One frequently sees ratios - often abbreviated as R/P’s - of the remaining oil and gas reserves to the annual production for a specified producing sector, geographical subdivision, nation, or even the world. Inferences of the remaining "life" of the producing sector treated are then drawn from these R/P’s. These inferences are, however, highly problematic. The reason is that the annual production in the R/P’s is an aggregation of production drawn from reserves added to an inventory in prior history, usually over many years, of the producing sector. In any year, some production likely comes from reserves found when the producing sector was "discovered", some from recent additions to the producing sector’s inventory of reserves, and the rest from reserve additions between those two extremes.

A more meaningful planning tool to assess the future of a producing sector would be a disaggregated R/P unlike the usual aggregated R/P. A disaggregated R/P is a ratio of the new reserves added in a year in a producing sector to the start-of-a-year annual production rate from the new reserves added in each year. Thus, disaggregated R/P’s mirror the choices made regarding how proportionately fast or slow rates of production are developed for each new reserves addition in the history of a producing sector.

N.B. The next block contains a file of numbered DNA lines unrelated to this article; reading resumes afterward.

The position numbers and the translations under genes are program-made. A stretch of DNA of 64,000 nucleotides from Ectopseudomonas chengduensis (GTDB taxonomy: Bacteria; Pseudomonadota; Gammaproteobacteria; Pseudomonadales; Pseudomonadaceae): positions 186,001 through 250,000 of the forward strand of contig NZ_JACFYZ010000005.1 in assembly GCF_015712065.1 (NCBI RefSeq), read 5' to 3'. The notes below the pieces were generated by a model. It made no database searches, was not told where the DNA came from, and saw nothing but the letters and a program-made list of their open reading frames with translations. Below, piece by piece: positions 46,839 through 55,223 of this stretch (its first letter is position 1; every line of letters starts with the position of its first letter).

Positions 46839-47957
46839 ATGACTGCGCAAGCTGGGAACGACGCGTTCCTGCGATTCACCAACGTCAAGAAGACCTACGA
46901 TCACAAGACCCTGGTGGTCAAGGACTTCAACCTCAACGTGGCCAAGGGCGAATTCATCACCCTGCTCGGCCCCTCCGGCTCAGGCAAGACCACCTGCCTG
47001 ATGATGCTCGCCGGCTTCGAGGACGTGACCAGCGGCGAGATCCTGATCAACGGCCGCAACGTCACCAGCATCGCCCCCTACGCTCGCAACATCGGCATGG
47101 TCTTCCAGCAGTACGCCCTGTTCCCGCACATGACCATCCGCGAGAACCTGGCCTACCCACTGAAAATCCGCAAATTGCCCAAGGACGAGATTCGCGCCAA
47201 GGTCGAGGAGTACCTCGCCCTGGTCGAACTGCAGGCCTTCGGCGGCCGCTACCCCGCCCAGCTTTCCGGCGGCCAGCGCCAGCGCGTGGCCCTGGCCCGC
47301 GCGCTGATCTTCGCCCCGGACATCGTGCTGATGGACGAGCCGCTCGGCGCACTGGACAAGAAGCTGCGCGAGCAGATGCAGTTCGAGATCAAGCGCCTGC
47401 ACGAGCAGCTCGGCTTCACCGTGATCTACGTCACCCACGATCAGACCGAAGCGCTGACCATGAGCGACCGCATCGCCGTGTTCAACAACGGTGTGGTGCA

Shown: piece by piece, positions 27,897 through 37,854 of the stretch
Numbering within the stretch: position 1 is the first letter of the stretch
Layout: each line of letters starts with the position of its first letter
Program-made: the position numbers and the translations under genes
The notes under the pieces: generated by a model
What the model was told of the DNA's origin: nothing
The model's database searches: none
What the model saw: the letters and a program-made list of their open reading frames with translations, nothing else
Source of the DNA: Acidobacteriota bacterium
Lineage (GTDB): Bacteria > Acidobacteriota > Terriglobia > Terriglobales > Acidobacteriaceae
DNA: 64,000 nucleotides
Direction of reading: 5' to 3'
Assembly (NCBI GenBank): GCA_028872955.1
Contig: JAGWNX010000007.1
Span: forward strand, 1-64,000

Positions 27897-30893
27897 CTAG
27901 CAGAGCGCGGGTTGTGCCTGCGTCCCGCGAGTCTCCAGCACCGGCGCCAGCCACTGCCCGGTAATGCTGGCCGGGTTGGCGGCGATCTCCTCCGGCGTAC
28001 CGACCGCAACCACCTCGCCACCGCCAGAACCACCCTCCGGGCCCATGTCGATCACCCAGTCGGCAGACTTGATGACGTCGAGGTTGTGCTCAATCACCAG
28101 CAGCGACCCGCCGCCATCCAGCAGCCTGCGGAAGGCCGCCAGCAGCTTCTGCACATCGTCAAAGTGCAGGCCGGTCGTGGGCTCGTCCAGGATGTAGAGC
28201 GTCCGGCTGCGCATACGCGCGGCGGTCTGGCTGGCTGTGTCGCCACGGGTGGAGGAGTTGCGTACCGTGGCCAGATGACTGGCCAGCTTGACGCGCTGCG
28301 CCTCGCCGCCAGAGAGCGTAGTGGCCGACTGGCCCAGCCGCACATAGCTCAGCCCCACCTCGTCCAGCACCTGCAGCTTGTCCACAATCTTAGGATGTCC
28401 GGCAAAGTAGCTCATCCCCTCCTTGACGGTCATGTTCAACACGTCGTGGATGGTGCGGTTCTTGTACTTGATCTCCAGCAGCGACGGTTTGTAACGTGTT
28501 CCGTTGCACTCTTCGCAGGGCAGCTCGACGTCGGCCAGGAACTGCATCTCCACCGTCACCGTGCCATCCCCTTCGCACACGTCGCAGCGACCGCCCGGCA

Here we invent and use a mathematical model to deduce disaggregated, as opposed to aggregated, R/P’s. We show how disaggregated R/P’s can be interpreted. But, no doubt, the most important showing is the coincidental diagnosis that conventional aggregated R/P’s as predictors have unavoidable afflictions that are, hopefully, terminal.

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